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Energy-Water Nexus

A cartoon showing the nexus of water and energy using red and blue arrows to indicate the flow water and energy through generation, fuel production, and consumption.
Source: U.S. Department of Energy, 2006
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Water is required to produce energy. Energy is required to pump, treat, and transport water. The energy-water nexus examines the interactions between these two inextricably linked sectors. NREL helps policymakers, researchers, and investors understand and evaluate energy choices within this complex web of connections between energy and water. NREL's analysis, datasets, and advanced integrated modeling capabilities help illuminate the connections between energy, environment, economy, security, and quality of life.

Highlights of Energy-Water Nexus Activities

NREL holistically addresses the energy-water nexus from a variety of different angles. NREL evaluates energy-water tradeoffs via four interconnected pathways: energy-water modeling and analysis, technology development and demonstration, and energy-water systems solutions.

Find out more about NREL's energy-water nexus analysis:

A numbered map divided into regions. Each region has four scenario results for 2030 and 2050 in bar charts showing the impacts of higher renewable energy technologies use on water consumption.
Regional scenario results for 2030 and 2050 showing the impacts of higher renewable energy penetration on regional water consumption
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Energy-Water Modeling and Analysis

NREL's energy-water modeling and analysis activities analyze the interactions and dependencies of water with the dynamics of the power sector and the transportation sector. A variety of models and tools are utilized to consider water as a critical resource for power sector development and operations as well as transportation fuels.

Key Activities

Power Sector

  • Electricity Capacity Expansion Modeling (ReEDS)
  • Production Cost Modeling and Valuation (PLEXOS/REPRA)
  • Life cycle assessment
  • Unconventional oil/gas development
  • Resources/climate impacts

Transportation Sector

  • Biomass feedstock analysis
  • Biomass to biofuel conversion analysis
  • Transportation fleet/system analysis
A schematic of a seawater desalination system powered by concentrating solar power.
Schematic of a seawater desalination system powered by concentrating solar power.
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Technology Development and Deployment

NREL has extensive experience and expertise related to energy-water technology research all along the supply chain. NREL has designed alternative cooling systems to reduce water needs on-site, developed anti-soiling coatings to reduce wash water needs for solar technologies, explored desalination opportunities utilizing renewable energy technologies, investigated marine hydrokinetic technology opportunities and characteristics, and evaluated manufacturing systems for various technologies.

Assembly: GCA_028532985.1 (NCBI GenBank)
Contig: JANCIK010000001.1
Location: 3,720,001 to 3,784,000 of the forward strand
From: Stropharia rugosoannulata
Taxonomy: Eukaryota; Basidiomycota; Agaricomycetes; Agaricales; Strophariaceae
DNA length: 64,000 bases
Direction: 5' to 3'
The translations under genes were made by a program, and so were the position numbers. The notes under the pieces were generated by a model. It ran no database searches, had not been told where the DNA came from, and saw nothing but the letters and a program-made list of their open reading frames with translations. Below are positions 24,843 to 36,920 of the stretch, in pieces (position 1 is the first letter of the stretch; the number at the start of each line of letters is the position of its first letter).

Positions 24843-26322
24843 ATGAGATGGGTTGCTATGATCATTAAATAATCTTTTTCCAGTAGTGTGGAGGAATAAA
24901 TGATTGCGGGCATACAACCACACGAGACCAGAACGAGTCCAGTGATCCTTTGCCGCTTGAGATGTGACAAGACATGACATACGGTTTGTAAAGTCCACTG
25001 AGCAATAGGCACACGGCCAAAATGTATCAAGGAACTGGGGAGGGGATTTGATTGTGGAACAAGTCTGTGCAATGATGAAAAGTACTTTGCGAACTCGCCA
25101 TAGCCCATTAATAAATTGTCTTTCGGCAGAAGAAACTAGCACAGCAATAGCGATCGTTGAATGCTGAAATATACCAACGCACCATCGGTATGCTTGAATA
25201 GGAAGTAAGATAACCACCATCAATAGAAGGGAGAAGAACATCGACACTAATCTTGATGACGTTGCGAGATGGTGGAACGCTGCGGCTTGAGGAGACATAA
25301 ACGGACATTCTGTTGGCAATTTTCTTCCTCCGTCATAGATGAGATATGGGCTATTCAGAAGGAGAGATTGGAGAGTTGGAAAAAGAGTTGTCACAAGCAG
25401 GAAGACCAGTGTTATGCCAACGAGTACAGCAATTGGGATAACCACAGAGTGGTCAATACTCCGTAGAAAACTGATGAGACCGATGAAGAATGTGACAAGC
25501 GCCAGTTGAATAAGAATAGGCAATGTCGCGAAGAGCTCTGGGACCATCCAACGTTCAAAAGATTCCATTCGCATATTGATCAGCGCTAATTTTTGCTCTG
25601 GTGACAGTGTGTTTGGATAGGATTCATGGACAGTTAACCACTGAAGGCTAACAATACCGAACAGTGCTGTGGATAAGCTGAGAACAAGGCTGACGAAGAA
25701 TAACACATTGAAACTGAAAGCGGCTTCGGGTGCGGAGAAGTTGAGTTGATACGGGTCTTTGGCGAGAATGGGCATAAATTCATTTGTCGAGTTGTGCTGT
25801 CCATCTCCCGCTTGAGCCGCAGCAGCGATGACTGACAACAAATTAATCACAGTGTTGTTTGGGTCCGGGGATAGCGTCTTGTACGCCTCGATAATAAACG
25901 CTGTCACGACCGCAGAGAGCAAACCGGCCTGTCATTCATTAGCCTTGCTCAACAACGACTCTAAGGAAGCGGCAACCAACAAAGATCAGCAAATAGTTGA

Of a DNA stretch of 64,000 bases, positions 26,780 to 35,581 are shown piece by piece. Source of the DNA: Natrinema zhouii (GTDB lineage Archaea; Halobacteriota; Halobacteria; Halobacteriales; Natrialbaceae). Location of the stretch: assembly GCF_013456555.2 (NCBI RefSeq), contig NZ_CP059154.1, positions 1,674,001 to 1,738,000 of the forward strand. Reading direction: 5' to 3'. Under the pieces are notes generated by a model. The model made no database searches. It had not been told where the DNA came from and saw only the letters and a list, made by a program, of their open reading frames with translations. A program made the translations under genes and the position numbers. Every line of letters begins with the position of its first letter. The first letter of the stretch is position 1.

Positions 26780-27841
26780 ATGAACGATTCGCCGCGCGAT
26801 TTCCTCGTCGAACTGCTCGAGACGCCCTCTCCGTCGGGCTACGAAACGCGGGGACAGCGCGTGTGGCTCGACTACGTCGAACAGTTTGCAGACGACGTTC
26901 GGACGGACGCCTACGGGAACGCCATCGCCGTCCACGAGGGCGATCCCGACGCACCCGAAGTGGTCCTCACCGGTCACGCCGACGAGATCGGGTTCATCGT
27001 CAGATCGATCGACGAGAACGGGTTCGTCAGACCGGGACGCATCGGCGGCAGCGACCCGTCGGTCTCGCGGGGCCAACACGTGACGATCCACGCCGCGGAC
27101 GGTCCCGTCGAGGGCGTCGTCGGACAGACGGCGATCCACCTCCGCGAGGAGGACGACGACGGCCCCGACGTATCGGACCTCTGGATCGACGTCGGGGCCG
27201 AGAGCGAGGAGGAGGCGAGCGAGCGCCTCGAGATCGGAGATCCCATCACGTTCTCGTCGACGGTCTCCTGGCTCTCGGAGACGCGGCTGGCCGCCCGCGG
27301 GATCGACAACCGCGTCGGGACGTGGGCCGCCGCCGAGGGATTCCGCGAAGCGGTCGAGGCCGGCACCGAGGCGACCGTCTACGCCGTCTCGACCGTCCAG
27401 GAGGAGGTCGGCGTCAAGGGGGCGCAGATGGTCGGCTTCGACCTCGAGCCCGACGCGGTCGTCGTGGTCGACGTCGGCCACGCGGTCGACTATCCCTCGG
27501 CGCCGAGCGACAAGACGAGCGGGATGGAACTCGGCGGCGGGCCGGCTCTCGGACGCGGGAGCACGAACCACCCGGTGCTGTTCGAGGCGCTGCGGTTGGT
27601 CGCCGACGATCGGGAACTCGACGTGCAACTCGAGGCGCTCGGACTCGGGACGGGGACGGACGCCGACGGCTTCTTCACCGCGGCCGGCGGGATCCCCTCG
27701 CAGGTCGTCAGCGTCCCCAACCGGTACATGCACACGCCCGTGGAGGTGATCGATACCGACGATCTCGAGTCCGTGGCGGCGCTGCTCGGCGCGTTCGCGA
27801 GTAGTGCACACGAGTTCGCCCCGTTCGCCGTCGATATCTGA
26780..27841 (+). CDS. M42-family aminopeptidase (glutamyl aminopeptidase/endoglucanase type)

Key Activities

  • Low-water cooling system designs
  • Anti-soiling coatings for PV and CSP solar collectors to reduce water needs
  • Desalination with renewable energy technologies
  • Marine hydrokinetic research
  • Manufacturing
  • Biofuels
Diagram of an active indirect solar hot water heater.
Schematic of energy-water system tradeoffs and connections for the Navajo Generating Station and the Central Arizona Project
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Energy-Water System Solutions

NREL has been a pioneer in the development of energy-water system solutions that explicitly address and optimize energy-water tradeoffs. NREL has evaluated energy-water system solutions for Department of Defense bases, islands, communities recovering from disasters, individual buildings and campuses, and large-scale water treatment and transport facilities.

Key Activities

  • Department of Defense Forward Operating Base (FOB) analysis
  • Emergency response/disaster recovery and island rebuilding
  • Building/campus-scale energy-water analysis and optimization
  • Water management with renewable energy technologies
  • Energy-water synergies
  • International platforms

NREL is exploring a unique system-of-systems concept to energy systems integration (ESI). This approach considers the relationships among electricity, thermal, and fuel systems and data and information networks to ensure optimal integration and interoperability across the entire energy system spectrum. This ESI framework can be adapted to evaluate energy and water system interactions. To learn more about NREL's energy system integration research, visit the Energy Systems Integration Facility website.

For questions, contact Jordan Macknick.